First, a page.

Tucked away in the Home and Garden section of the Star Tribune, Kim Palmer reports that Some Twin Cities garden centers are banning a pesticide thought to harm bees. And in the state and local news, Josephine Marcotty reports that Pesticides that hurt bees don't help farmers, study finds.
Missing from both reports? A bipartisan bill making its way through the Minnesota House that would prevent the sale of bee-lethal products as bee-friendly:
A person may not label or advertise a plant, plant material, or nursery stock as beneficial to pollinators if it has been treated with and has a detectable level of a pollinator lethal insecticide.
Palmer reports in Some Twin Cities garden centers are banning a pesticide thought to harm bees:
The growing season is fast approaching, and this year, many gardeners have a new worry: how to attract pollinators to their gardens without poisoning them in the process.
It’s a complex and controversial topic that caught fire last summer after the release of a study claiming that many plants sold at garden centers, even so-called “bee-friendly” plants, had been pre-treated with neonicotinoids, a widely used class of pesticides that some believe is a factor in bee die-offs or colony collapse disorder.
Many home gardeners had never heard of the “n” word before last year.
“One woman called me, crying, because her whole hedge, that she’d planted in part for pollinators, came from a company that uses neonics,” said Paige Pelini, co-owner of Mother Earth Gardens inMinneapolis, which recently hosted a seminar on the topic. “I’m glad people are worked up about it,” she said, although she doesn’t want gardeners to panic and overreact.
Neonicotinoids’ role in bee decline, as well as how long the pesticide remains active and toxic, is unknown and being studied. However, some garden retailers are already taking action. Minneapolis-based Bachman’s recently announced that it had removed products containing neonicotinoids from its store shelves, and was eliminating the use of neonicotinoids in its nursery stock and outdoor plants at its growing range in Lakeville. . .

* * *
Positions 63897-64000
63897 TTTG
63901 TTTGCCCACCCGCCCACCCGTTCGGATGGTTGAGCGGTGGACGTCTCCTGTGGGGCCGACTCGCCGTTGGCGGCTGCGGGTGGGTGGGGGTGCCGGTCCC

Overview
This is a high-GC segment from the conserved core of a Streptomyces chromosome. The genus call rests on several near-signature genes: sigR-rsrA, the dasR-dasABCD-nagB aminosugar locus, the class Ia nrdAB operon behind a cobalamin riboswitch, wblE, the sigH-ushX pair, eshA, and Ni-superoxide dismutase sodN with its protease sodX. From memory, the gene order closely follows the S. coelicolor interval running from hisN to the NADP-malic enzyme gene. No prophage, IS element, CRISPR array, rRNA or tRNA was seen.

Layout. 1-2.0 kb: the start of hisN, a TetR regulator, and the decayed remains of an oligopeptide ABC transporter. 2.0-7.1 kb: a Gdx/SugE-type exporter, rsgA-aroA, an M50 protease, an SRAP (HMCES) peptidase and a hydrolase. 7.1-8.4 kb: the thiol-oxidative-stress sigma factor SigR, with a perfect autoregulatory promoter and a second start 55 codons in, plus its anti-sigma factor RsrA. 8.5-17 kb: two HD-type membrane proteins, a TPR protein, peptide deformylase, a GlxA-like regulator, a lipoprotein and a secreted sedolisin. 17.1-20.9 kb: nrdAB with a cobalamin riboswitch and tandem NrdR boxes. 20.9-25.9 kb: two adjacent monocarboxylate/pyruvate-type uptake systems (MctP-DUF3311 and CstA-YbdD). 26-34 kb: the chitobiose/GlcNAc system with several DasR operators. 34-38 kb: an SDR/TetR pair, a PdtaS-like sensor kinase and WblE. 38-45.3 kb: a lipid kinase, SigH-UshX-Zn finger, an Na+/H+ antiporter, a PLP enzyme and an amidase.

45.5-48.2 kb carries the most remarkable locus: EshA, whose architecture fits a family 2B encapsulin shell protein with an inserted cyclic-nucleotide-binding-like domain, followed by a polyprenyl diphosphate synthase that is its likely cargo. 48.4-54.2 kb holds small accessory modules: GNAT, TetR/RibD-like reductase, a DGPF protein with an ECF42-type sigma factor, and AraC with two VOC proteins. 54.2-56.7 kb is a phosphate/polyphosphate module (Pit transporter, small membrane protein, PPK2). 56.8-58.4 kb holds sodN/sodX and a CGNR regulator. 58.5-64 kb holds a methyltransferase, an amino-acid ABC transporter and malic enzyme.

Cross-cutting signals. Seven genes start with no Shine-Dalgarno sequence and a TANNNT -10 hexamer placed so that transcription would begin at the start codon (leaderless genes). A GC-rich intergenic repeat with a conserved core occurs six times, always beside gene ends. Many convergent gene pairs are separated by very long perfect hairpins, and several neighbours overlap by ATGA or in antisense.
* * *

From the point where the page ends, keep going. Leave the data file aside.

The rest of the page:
Gertens will also be a neonicotinoid-free zone but the article notes that:
. . . it’s up to the biggest players in the market: Home Depot and Lowe’s. … Action from these two major companies will shift the whole supply chain in the right direction, making it much easier for small and midsize local stores to source neonic-free plants.”
If passed into law, the bill would give consumers confidence that they genuinely are helpful provide pollinators healthy habitat and food.
The Marcotty article, Pesticides that hurt bees don't help farmers, study finds, contains this distressing (and disputed) news:
The pesticides that are now synonymous with the demise of honeybees don’t do much for the farmers who use them, according to an analysis by a national environmental group that could open up a new front on the fight to protect a beloved pollinator that is critical to American food supplies.
The Center for Food Safety said Monday that a growing body of independent scientific evidence shows that the pesticides, known as neonicotinoids, rarely improve crop yields. They are one of the most widely used agricultural chemicals in the world and a hot-button issue in the rising public concern over the fate of the honeybee.
Today almost every corn and soybean seed that is planted each year on 170 million acres across the Midwest is coated with an insect neurotoxin that is absorbed by the growing plant. They are commonly used in back-yard products, and are intrinsic to most nursery plants, which now come “pre-poisoned” as a defense against insects. . . .
Bayer CropScience, the primary manufacturer of neonicotinoids, disputed the conclusion and said that its own proprietary research shows that the pesticides are a valuable tool, and increasingly important as the world’s growing population will require even more food production per acre. . . .
Read both articles, and ask your state representative and senator to support the pollinator (and consumer) friendly bills.
HF2908, which provides compensation for death caused by pesticide poisoning, establishes a pollinator emergency response team, and provides civil liability for bee deaths, is moving on to the Environment, Natural Resources and Agriculture Finance Committee. No hearing date has been scheduled.
Update: HF2908 is being rolled into the HF 3158 Omnibus bill, via the DE1 amendment, in the Environment, Natural Resources and Agriculture Finance Committee.
Image: Bee health!
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